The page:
- Teresa LeYung-Ryan helps survivors of family violence find their own voices.
“It is challenging to enter the fiercely competitive bookselling arena. The other players include authors with proven track records / established platforms / big fanbases / celebrity status and authors who are also seasoned publishers or promoters. That said, ‘Don’t worry, be happy’. Yes, you can transform challenges into opportunities that feel right for you. And turn off the noise in the brain. I recommend Elisa Sasa Southard’s book Break Through the Noise: 9 Tools to Propel Your Marketing Message. Elisa has taught me well.
“The Internet helps your fans find you. They find you when you broadcast your platform statement on cyberspace. After all, where do we go when we need to find something or someone? My workbook Build Your Writer’s Platform & Fanbase In 22 Days: Attract Agents, Editors, Publishers, Readers, and Media Attention NOW shows you how to create and broadcast your platform statement / how to reach out, not stress out. Some best practices from this workbook:
- Who are you? Not a year ago. Who are you today? If you want others to notice you, you need to notice yourself.
- What are tags? Tags are keywords and phrases. Understand the function of tags on cyberspace (especially in your blog/website) and you will rejoice over your name and platform statements.
- Celebrities reach out. Organizations reach out. You reach out.
“Here are a few excellent platform statements because each one fulfills the definition from my workbook – Make your name stand for something—to attract target consumers—who are likely to buy what you have to sell.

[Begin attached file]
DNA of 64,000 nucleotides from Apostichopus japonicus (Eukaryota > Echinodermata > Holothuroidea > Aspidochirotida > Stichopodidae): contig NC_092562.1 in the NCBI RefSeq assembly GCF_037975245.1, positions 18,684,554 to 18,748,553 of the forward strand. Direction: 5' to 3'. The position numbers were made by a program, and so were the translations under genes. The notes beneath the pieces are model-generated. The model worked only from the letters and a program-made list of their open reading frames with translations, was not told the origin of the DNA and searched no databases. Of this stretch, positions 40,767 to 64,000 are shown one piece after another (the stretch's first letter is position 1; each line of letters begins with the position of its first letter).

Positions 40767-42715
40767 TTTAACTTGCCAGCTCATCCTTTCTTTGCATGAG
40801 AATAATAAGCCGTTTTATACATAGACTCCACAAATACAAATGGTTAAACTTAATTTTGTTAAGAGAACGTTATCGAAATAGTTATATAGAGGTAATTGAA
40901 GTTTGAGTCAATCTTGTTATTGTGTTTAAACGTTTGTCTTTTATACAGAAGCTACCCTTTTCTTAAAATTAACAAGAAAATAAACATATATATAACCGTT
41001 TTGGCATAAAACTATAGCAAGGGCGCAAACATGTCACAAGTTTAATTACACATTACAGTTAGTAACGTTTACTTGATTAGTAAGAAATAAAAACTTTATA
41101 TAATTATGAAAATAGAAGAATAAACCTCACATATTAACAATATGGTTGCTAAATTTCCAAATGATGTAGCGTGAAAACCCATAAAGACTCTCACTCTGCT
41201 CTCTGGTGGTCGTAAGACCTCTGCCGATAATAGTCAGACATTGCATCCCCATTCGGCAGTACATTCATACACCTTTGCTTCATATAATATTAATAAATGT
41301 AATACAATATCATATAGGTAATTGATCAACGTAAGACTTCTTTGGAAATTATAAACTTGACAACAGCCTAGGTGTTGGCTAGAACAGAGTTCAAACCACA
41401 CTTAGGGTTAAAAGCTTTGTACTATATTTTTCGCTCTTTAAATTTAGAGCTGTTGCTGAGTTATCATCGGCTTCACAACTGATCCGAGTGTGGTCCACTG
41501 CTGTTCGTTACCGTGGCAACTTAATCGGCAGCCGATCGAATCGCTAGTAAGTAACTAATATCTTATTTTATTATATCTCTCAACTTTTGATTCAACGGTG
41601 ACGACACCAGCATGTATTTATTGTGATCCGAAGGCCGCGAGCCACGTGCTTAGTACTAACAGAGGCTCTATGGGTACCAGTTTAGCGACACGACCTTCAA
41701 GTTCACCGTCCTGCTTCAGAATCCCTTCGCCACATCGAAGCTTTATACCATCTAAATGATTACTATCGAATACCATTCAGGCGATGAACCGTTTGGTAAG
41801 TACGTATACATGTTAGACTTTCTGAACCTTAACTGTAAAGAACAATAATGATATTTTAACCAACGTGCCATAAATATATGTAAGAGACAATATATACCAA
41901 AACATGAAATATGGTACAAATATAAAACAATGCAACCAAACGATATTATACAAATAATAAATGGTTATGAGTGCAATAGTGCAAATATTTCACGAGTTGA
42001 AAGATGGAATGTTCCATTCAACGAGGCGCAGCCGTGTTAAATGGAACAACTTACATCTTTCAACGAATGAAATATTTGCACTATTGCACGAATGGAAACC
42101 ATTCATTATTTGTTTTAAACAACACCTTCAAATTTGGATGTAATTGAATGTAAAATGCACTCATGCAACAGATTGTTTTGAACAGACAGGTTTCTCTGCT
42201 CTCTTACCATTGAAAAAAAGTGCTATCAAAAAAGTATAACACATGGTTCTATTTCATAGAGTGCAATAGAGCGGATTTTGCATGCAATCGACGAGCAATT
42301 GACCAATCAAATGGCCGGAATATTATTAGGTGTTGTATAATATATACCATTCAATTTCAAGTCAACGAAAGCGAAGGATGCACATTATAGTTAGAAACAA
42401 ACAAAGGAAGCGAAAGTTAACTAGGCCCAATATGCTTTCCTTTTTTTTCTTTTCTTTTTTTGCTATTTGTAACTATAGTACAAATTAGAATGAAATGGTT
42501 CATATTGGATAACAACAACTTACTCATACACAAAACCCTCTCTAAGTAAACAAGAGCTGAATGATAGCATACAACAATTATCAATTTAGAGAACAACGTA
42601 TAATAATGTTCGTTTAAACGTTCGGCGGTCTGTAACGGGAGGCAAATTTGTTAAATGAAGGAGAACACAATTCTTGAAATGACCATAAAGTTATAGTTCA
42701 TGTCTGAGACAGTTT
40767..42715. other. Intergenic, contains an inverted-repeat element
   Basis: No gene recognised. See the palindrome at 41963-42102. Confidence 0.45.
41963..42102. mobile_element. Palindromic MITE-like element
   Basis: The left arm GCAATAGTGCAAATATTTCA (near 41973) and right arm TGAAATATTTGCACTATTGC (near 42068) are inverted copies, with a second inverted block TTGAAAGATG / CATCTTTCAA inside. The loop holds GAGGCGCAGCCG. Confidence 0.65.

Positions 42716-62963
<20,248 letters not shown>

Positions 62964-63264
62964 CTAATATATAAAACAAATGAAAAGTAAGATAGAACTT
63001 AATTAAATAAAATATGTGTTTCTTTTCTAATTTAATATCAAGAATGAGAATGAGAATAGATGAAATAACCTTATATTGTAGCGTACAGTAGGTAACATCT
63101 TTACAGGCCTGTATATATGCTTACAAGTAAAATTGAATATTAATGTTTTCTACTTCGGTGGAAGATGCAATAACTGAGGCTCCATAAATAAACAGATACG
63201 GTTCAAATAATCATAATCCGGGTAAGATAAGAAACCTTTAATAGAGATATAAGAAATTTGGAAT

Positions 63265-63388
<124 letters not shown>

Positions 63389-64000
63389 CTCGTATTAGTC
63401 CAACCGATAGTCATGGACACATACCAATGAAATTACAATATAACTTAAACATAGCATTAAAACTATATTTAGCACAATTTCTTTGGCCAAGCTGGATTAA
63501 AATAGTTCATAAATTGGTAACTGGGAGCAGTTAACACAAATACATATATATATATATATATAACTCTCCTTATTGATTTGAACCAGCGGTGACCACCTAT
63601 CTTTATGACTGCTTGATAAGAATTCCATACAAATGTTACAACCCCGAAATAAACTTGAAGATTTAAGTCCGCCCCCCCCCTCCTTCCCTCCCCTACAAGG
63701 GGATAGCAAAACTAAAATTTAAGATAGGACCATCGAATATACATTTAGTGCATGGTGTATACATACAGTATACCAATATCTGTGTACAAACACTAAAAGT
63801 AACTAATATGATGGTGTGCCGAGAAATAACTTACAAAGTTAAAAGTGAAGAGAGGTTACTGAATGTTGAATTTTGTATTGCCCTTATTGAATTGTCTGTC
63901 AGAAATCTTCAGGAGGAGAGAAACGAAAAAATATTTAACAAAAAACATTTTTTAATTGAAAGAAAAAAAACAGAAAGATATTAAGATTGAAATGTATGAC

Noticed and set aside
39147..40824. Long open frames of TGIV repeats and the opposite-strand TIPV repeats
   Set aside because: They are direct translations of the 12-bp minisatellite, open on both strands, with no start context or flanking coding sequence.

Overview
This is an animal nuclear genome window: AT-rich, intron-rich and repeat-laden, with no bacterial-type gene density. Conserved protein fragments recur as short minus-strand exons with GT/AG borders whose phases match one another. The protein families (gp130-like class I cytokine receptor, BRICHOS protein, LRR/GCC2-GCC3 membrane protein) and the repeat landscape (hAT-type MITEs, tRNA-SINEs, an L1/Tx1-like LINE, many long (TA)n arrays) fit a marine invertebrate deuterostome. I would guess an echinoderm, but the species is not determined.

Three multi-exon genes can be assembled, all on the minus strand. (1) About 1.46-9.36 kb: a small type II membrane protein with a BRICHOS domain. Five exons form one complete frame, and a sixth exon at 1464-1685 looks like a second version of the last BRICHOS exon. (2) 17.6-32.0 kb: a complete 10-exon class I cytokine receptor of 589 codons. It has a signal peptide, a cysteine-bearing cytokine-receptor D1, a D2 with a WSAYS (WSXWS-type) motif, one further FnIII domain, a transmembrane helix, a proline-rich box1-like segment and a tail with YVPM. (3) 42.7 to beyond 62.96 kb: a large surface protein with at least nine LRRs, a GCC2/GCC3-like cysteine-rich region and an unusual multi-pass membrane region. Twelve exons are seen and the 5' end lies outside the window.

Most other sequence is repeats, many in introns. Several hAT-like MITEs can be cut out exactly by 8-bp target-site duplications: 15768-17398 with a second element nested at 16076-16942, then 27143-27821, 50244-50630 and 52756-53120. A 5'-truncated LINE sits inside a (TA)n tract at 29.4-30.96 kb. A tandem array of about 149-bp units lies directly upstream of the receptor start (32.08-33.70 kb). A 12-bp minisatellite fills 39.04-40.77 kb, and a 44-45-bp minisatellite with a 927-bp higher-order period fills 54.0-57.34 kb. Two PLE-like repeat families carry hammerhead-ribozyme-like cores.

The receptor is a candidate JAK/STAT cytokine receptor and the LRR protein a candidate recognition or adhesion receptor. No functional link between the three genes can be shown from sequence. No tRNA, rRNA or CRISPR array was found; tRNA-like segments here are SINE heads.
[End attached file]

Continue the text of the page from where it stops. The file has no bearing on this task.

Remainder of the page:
- Writing Coach & Chief Storytelling Officer Catharine Bramkamp helps small business owners tell their stories on social media platforms to attract more clients/customers.
- Through her books, Margie Yee Webb promotes pet awareness and encourages people to make a difference in the lives of cats and other companion animals.
- Linda Lee of Askmepc-Webdesign says: Whether you are a novice or veteran Internet user, I can help you optimize and monetize your website.
- Mary E. Knippel (Your Writing Mentor and founder of The Unleashed Homemaker) is fiercely committed to guiding women—who have been silent too long—to polish their words so that they sparkle and shine.
- Travel writer and professional Tour Director Elisa Sasa Southard turns student travelers into explorers.
- Author and teacher Connie Smith Siegel says: ‘You do not have to be an artist to reclaim your unique creative language. Drawing and the use of color is for everyone.’
“Enjoy the benefits of being a WNBA member. I have had the privilege of working on the board and committees, co-presenting, and connecting with members of the San Francisco Chapter (by the way, many members are also colleagues through California Writers Club and San Francisco Writers Conference). I have served WNBA by doing what was enjoyable for me – using my organization skills, knack for taking pictures, and platform/fanbase-building expertise. Get to know other WNBA members by attending mixers and other WNBA events, and subscribing to the weekly blog posts.”
WNBA-SF Member Coach Teresa LeYung-Ryan teaches her clients (writers, artists) how to reach out, not stress out, before and after publication — identify themes in their intellectual properties and create scripts for pitches, query letters, press releases, talking-points, one-minute videos, photo slideshows, and the all-mighty blog. Visit http://WritingCoachTeresa.com and http://lovemadeofheart.com/blog/ for more resources. Teresa’s upcoming speaking events are listed on this page.